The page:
One Woman, One Voice: How to Support Returnees in Nigeria During the Pandemic
“I am here to show you how to wash your hands. This is soap and this is water...There is no excuse why you cannot wash your hands.”
These are the words of Chylian Azuh in a video she recently produced herself to teach people how to wash their hands to prevent the spread of COVID-19. Chylian has become a public advocate in Lagos, Nigeria, raising awareness about unsafe migration. She is now informing people about preventing transmission of the virus. Chylian is a returnee and one of 250 volunteers trained and engaged under the Migrants as Messengers programme led by the International Organization for Migration (IOM). The initiative seeks to support returnees in seven countries in West Africa - Côte d’Ivoire, The Gambia, Guinea, Liberia, Nigeria, Senegal and Sierra Leone - to share their experiences and encourage people to make informed decisions about migration.
The volunteers are trained by IOM and former migrants in awareness raising and communication, learning new skills such as video production or public speaking to create and disseminate verified information about migration in their communities. The volunteers joined efforts to tackle the pandemic to provide preventative information and morale boosting messages.
Chylian Azuh public advocate in Lagos, Nigeria. Photo: Adaora Okoli / IOM
“I made the video on how to properly wash hands because people need to know how to avoid contracting coronavirus or spreading it. I was excited about creating the content, because it is a great way to talk about COVID-19. The video also helped to keep me engaged during this period,” says Chylian.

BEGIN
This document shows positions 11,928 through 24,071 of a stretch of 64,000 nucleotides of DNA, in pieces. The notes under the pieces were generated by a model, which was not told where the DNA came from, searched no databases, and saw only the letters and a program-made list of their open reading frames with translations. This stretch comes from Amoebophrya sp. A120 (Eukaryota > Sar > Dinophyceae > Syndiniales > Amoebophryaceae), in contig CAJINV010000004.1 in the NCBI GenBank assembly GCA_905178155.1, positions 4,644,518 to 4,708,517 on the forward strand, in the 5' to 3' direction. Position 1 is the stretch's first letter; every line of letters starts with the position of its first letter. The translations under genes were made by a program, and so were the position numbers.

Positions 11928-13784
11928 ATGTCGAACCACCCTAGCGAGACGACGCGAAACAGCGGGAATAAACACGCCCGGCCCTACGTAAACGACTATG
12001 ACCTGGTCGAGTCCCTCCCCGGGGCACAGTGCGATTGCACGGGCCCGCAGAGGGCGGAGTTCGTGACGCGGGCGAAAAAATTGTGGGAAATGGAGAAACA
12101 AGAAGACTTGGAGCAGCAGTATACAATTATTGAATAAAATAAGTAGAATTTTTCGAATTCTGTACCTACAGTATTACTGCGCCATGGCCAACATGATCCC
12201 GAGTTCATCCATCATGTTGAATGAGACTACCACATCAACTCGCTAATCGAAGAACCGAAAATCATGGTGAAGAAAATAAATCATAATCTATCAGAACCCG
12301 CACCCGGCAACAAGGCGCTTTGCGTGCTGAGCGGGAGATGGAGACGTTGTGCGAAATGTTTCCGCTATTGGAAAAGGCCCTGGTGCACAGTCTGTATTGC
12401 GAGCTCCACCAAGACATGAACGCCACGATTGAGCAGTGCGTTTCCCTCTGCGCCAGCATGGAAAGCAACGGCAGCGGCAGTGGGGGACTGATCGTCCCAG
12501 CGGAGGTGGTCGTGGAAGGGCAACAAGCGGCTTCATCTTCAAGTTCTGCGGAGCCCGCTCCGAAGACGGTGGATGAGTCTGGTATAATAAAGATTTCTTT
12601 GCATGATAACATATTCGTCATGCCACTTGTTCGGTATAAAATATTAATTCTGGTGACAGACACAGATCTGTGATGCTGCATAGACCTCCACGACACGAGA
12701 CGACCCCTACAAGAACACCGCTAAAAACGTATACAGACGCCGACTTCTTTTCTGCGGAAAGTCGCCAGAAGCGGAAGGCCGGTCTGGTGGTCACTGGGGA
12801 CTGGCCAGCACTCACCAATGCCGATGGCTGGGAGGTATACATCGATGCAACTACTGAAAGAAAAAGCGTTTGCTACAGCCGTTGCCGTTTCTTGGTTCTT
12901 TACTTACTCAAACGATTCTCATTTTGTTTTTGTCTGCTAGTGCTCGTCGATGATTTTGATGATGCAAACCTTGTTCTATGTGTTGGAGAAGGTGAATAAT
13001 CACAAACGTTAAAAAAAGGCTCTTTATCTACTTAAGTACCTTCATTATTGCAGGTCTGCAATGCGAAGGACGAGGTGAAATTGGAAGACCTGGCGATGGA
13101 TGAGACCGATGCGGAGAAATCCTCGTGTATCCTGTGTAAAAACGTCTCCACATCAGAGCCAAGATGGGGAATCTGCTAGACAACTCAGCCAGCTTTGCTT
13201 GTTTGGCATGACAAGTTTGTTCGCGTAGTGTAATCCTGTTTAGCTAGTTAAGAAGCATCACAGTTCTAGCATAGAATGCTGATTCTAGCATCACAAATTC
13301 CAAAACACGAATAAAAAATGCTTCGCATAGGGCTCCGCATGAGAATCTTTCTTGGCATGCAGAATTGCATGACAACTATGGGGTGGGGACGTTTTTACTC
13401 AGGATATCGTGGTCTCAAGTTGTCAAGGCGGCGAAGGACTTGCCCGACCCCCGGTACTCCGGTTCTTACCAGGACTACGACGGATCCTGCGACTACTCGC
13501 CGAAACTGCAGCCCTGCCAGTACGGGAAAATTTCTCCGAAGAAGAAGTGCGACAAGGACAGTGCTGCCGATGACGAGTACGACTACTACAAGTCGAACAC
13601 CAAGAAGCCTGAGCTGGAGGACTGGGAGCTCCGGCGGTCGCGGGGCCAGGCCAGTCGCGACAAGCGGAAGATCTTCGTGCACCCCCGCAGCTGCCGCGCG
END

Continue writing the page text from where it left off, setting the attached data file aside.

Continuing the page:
Since the first case of the virus was reported on 27 February 2020, Nigeria has recorded around 14,000 cases. Videos like the one created by Chylian and fellow volunteers are important to reach communities with prevention messages to halt the spread of COVID-19.
“My advice to fellow returnee migrants and the public on COVID-19 is to stay safe. Though some may not believe and may be nonchalant about it, know that if you contract it, you are endangering the life of your loved ones. If you really love them, you will protect them too. Ensure you wear face masks and necessary protective items. We have gone through a lot during our travel and we should not allow COVID-19 take our lives,” she adds.
Chylian’s endeavour is not limited to creating videos about coronavirus. When she was assisted to return to Nigeria in December 2017, after a gruelling journey to Libya, Chylian says she decided that a way to contribute to her community was to become actively involved in raising awareness about the dangers of unsafe migration.
Before the outbreak of the virus, Chylian was giving regular presentations in schools, markets and other public places about her experiences of migration. Recently, she featured as a panellist in a live online session organised in celebration of Children’s day by the Live Abundantly Initiative, an IOM Nigeria partner, to inform school children aged 12 and above about the dangers of unsafe migration and to promote safe migration processes.
Chylian also founded the Female Returnees Forum (FRF), a support network for female returnees and survivors of human trafficking in Nigeria. Members discuss their struggles, share coping mechanisms and ways to manage their lives going forward. Chylian encouraged the group to share messages about COVID-19 prevention.
Her reason for creating this group is simple. “I don’t want others to go through what I went through. People stigmatise female returnees but I want to encourage them to build confidence in themselves and fight the stigma.”
The group numbers 30 members from different parts of the country and carries out awareness raising activities mainly in the south-west region. Chylian hopes to expand this initiative to other states in Nigeria. For now, she says she is happy to be able to touch the lives of young women like herself.
“There was one female returnee who is a single mother. She was always down and complaining because of health and emotional challenges but now she is more stable. For a lot of them coming back to Nigeria and trying to stand and grow is not easy. I am happy to listen, assist and provide assistance where I can help,” she states.
The Migrants as Messengers programme is currently in its second phase and has built up a community of over 40 returnees in Nigeria, part of the network of returnees in West Africa, leading awareness raising and other supportive activities in their communities.